In the broader pantheon of different sales models, two stand out:
- Relationship selling
- Value-based selling
What are they, exactly, and what works best for SaaS-style or services companies?
Product Splintering Guide
How software and services companies double the number of mid-market customers in 180 days.
What is relationship selling?
It’s exactly what it sounds like, friends.
If you hire a sales principal (either internal or outsourced) who promises you that he’ll focus on relationship selling, this is what it commonly means:
- He will sell to people he has pre-existing relationships with, but not necessarily your ideal customer profile
- People end up buying from you because of the relationship and not necessarily the value of the product
- Again, the sale is driven by relationship as opposed to buyer persona
Basically, this is guys and gals with good phone books or social presences.
What is value-based selling?
- What’s the problem in the market?
- What do people need?
- How are you providing or meeting that need?
- What’s the next need?
- How will you skate to that puck?
Value-driven selling creates relationships because people need whatever you have, so the relationship has to form. Relationship selling does work the other way — it doesn’t create value. The value is in the relationship, and that’s great for a while. But when the product erodes or the connection moves to a different industry, you can’t sell on that. You can always sell on value, however.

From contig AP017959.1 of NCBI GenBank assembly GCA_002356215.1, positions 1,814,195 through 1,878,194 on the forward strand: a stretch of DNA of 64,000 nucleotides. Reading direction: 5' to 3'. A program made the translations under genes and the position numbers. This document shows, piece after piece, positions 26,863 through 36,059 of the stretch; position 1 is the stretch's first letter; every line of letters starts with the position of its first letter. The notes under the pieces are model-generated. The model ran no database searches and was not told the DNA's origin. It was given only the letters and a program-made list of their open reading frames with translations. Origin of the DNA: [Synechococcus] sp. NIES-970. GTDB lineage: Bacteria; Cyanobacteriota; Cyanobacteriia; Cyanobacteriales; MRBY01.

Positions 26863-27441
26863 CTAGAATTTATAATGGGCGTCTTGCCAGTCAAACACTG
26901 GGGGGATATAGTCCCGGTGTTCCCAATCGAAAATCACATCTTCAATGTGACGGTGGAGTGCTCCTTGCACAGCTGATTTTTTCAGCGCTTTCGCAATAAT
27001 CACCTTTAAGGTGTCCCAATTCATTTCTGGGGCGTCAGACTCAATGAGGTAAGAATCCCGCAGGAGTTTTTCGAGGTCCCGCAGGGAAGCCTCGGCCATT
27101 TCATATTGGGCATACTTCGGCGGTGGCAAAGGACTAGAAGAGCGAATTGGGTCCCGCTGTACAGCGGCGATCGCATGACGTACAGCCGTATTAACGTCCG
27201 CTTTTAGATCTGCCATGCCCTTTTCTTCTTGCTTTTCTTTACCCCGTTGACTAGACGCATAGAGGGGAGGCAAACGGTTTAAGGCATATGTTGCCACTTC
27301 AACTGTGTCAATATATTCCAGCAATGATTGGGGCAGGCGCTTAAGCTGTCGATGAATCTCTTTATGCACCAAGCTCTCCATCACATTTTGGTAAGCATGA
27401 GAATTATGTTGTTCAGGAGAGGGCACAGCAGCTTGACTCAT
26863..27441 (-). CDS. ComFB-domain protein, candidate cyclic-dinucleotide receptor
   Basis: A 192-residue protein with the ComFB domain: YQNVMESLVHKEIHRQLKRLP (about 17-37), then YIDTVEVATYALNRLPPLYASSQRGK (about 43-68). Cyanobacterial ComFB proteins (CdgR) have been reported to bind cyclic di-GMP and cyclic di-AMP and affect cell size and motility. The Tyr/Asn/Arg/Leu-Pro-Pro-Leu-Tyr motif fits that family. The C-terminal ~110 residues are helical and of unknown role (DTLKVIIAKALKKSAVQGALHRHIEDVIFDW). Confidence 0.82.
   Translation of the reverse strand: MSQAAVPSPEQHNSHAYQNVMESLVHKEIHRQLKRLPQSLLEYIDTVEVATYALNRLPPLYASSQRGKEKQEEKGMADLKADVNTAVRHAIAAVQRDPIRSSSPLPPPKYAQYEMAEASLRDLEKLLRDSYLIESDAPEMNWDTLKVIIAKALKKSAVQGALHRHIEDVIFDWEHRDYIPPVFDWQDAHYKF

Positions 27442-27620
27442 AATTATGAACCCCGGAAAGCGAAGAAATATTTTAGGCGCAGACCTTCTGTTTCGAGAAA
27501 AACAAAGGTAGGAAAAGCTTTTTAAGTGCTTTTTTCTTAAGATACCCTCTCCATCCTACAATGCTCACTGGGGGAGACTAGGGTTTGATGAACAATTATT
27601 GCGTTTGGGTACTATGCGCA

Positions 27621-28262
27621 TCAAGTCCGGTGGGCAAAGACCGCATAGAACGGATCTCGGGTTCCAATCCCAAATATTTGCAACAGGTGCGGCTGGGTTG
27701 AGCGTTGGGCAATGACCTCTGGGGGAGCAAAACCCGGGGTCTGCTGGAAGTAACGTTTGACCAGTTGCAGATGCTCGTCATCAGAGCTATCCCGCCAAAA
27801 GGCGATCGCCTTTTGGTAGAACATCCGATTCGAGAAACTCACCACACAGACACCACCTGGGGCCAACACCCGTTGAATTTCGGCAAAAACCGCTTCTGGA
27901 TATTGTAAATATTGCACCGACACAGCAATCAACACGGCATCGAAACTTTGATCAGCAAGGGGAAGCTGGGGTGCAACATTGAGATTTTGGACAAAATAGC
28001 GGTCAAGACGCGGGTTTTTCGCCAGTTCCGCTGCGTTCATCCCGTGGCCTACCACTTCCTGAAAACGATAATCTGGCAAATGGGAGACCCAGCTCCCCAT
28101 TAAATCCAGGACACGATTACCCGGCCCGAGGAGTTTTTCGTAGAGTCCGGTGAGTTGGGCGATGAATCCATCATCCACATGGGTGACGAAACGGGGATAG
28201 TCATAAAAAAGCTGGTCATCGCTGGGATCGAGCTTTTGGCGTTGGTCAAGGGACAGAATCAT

Which is better for SaaS and services plays?
That would be value-based selling.
We know from Matt Dixon in The Challenger Sale that 5.4 decision-makers are usually involved in the purchase process. (He’s actually ticked that up to 6.8 in recent years.) Similarly, research from Bain has shown that companies reaching a $5B valuation typically have 14 levels between the lowest employee and the CEO.
Because of this stakeholder complexity, you actually need to sell to buyer persona — selling to relationship gets you a few quick wins, yes, but it doesn’t get you long-term, recurring business. First of all, the relationship cog could leave the company. Second of all, when the sale is on relationship and not product value, the chances of renewing the contract when it’s over (1 year, 18 months, etc.) are not good. Other stakeholders will enter, assess the value, and decline the renewal option.
After those quick wins — after the relationship selling contact list is done — can you work a market strategically with relationship selling? It’s very challenging. Even if the sales principal has been in a specific vertical for 20+ years, eventually the lack of focus on buyer persona and ideal customer profile and his lack of value based selling to unknown people far outside his comfort zone will dry up the potential leads.